When a new home owner realizes her emergency contractor is her horrible ex’s best friend, it’s nothing compared to the shock of finding a divorce decree hidden in the wall—with their names on it and dated ten years in the future. With echoes of Rebecca Searle’s In Five Years and Tessa Bailey’s Fix Her Up, New York Times bestselling author Kylie Scott’s rom com debut is a whimsical delight.
A burnt-out writers’ retreat at a grand hotel is interrupted by a murder mystery in this metafictional, meticulously crafted whodunit from internationally bestselling author Joël Dicker. One night in December, a corpse is discovered in Room 622 of the Hotel Verbier, a luxury resort in the Swiss Alps. The murder is never solved. Years later, Joël Dicker, Switzerland’s most famous writer, flees to Verbier to recover from a breakup, mourn the death of his longtime publisher, and begin his next novel. Little does Joël know that his page-turning expertise will prove essential when he assumes a new role: detective. Meanwhile, Macaire Ebezner is set to succeed as president of the largest private bank in Switzerland. The succession captivates the media, but the bank’s board, including a certain Lev Levovitch “Geneva’s Gatsby” are not as charmed by the heir apparent, and Macaire’s race to the top soon becomes a race against time…A European phenomenon, The Enigma of Room 622 is a matryoshka doll of intrigue, built with the precision of a Swiss watch. Joël Dicker presents a diabolically addictive thriller whose twists and turns no reader will see coming.
Edi and Ash have been best friends for over forty-two years. They’ve shared the mundane and the momentous together: trick or treating and binge drinking; Gilligan’s Island reruns and REM concerts; hickeys and heartbreaks; surprise Scottish wakes; marriages, infertility, and children. As Ash says, “Edi’s memory is like the backup hard drive for mine.” But now the unthinkable has happened. Edi is dying of ovarian cancer and spending her last days at a hospice near Ash, who stumbles into heartbreak surrounded by her daughters, ex(ish)-husband, dear friends, a poorly chosen lover (or two), and a rotating cast of beautifully, fleetingly human hospice characters. As the Fiddler on the Roof soundtrack blasts all day long from the room next door, Edi and Ash reminisce, hold on, and try to let go. Meanwhile, Ash struggles with being an imperfect friend, wife, and parent—with life, in other words, distilled to its painful, joyful, and comedic essence.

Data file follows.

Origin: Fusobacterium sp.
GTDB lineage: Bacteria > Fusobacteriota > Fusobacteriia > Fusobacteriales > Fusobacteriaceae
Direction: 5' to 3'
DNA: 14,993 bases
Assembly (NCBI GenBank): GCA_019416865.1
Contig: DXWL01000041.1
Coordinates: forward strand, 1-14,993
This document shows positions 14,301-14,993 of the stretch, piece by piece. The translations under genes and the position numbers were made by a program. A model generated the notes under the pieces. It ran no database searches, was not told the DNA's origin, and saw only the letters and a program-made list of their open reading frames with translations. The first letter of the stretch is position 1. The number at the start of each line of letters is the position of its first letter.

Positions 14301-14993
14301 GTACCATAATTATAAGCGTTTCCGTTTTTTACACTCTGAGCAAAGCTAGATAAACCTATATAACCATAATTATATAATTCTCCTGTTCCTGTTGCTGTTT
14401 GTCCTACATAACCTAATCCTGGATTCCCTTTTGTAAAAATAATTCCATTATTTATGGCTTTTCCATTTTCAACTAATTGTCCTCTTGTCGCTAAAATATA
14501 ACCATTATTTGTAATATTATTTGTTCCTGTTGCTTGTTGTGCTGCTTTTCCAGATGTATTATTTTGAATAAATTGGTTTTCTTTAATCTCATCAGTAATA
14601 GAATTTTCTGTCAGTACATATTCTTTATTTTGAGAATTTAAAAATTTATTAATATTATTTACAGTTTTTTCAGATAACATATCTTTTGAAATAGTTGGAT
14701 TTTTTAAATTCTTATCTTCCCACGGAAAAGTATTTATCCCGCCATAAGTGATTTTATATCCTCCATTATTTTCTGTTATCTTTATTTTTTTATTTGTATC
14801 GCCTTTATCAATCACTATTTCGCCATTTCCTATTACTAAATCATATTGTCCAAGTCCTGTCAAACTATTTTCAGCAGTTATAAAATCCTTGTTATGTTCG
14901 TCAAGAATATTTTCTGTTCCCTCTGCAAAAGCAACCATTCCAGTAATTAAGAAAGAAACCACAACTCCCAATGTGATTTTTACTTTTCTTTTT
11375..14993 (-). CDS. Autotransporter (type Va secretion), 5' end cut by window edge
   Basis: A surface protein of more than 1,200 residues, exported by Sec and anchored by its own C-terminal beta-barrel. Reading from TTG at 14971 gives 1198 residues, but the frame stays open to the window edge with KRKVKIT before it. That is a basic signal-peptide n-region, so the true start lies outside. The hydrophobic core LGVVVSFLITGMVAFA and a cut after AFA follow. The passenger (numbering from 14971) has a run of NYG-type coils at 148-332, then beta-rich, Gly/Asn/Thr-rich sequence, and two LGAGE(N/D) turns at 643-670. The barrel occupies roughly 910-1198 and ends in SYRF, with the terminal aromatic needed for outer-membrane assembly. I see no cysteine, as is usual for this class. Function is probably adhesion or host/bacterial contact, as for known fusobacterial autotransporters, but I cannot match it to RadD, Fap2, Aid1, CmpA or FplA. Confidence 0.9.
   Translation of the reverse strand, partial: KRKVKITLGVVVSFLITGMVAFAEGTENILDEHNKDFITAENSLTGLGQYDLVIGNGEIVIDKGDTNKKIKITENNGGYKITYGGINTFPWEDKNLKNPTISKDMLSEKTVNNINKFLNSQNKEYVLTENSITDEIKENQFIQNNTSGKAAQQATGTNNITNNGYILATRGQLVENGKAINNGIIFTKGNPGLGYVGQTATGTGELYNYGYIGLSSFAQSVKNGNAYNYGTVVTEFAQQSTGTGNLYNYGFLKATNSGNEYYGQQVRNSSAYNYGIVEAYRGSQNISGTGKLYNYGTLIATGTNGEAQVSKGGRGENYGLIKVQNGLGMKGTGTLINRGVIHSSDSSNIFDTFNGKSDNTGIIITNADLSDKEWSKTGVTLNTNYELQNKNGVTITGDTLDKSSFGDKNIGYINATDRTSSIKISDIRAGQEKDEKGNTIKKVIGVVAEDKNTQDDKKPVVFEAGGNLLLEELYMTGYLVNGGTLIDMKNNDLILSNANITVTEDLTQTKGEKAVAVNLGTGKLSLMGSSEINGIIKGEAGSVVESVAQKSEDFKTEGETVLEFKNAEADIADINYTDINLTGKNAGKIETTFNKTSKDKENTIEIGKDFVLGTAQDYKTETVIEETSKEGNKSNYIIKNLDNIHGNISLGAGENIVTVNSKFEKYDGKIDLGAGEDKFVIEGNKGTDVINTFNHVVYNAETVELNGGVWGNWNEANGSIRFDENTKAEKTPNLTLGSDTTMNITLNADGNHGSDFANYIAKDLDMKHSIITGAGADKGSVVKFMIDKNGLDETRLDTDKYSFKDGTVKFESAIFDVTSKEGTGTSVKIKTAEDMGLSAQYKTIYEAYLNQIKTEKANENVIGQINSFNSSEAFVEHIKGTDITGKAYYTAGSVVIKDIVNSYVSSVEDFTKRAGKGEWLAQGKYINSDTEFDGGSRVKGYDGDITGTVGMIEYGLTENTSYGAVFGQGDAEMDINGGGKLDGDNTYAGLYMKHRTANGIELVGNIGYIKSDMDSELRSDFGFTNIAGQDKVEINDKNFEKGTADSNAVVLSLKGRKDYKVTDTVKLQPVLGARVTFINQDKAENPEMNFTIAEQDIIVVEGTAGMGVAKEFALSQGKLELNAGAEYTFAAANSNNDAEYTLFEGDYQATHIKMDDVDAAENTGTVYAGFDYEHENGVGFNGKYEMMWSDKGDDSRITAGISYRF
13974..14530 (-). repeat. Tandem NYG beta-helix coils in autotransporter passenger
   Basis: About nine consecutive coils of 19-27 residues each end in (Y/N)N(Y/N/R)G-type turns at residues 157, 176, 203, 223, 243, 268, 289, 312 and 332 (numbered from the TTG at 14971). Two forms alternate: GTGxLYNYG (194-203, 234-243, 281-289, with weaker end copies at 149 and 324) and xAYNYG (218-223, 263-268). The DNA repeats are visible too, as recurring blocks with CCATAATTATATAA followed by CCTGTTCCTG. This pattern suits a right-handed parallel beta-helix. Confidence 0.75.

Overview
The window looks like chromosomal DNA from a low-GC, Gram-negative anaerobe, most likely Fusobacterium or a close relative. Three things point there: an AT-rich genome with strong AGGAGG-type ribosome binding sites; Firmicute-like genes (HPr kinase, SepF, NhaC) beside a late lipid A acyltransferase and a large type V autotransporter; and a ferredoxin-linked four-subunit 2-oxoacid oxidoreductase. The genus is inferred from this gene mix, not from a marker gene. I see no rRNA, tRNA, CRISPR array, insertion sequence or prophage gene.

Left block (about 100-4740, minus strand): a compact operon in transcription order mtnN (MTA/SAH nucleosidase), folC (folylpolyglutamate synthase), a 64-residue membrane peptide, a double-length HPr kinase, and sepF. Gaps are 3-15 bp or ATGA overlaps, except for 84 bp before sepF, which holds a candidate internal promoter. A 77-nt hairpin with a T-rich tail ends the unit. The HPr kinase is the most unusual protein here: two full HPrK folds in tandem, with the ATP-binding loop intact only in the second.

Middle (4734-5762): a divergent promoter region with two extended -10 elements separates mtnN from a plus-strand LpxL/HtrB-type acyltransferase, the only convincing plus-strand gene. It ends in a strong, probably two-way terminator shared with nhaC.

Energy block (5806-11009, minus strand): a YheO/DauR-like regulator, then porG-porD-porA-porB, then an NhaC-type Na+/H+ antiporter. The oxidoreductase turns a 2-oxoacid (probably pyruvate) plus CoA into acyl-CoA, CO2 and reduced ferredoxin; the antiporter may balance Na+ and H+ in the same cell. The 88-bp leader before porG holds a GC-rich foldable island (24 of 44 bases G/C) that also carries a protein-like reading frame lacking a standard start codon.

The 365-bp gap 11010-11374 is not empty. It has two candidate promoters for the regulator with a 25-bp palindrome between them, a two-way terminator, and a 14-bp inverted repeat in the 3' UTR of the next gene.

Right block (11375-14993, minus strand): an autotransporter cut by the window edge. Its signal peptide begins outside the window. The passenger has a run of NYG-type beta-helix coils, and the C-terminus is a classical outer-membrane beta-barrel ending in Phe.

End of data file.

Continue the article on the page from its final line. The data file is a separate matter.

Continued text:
A stunning and witty debut novel about a young woman’s emotional journey through unimaginable loss, pulled along by her tight-knit Nigerian family, a posse of new friends, and the love and laughter she shared with her husband. Onyi Nwabineli is a fresh new voice for fans of Yaa Gyasi, Queenie and I May Destroy You.
The acclaimed, bestselling author of This Could Hurt returns with her biggest, boldest novel yet—an electrifying, twisty, and deeply emotional family drama, set on Manhattan’s glittering Upper East Side, that explores the dark side of love, the limits of loyalty, and the high cost of truth.
You can have everything, and still not have enough. Cassie Quinn may only be twenty-three, but she knows a few things. One: money can’t buy happiness, but it’s certainly better to have it. Two: family matters most. Three: her younger brother Billy is not a rapist. When Billy, a junior at Princeton, is arrested for assaulting his ex-girlfriend, Cassie races home to Manhattan to join forces with her big brother Nate and their parents, Lawrence and Eleanor. The Quinns scramble to hire the best legal minds money can buy, but Billy fits the all-too-familiar sex-offender profile—white, athletic, and privileged—that makes headlines and sways juries. Meanwhile, Cassie struggles to understand why Billy’s ex Diana would go this far, even if the breakup was painful. And she knows how the end of first love can destroy someone: Her own years-long affair with a powerful, charismatic man left her shattered, and she’s only recently regained her footing. As reporters converge outside their Upper East Side landmark building, the Quinns gird themselves for a media-saturated trial, and Cassie vows she’ll do whatever it takes to save Billy. But what if that means exposing her own darkest secrets to the world? Lightning-paced and psychologically astute as it rockets toward an explosive ending, When We Were Bright and Beautiful is a dazzling novel that asks: who will pay the price when the truth is revealed?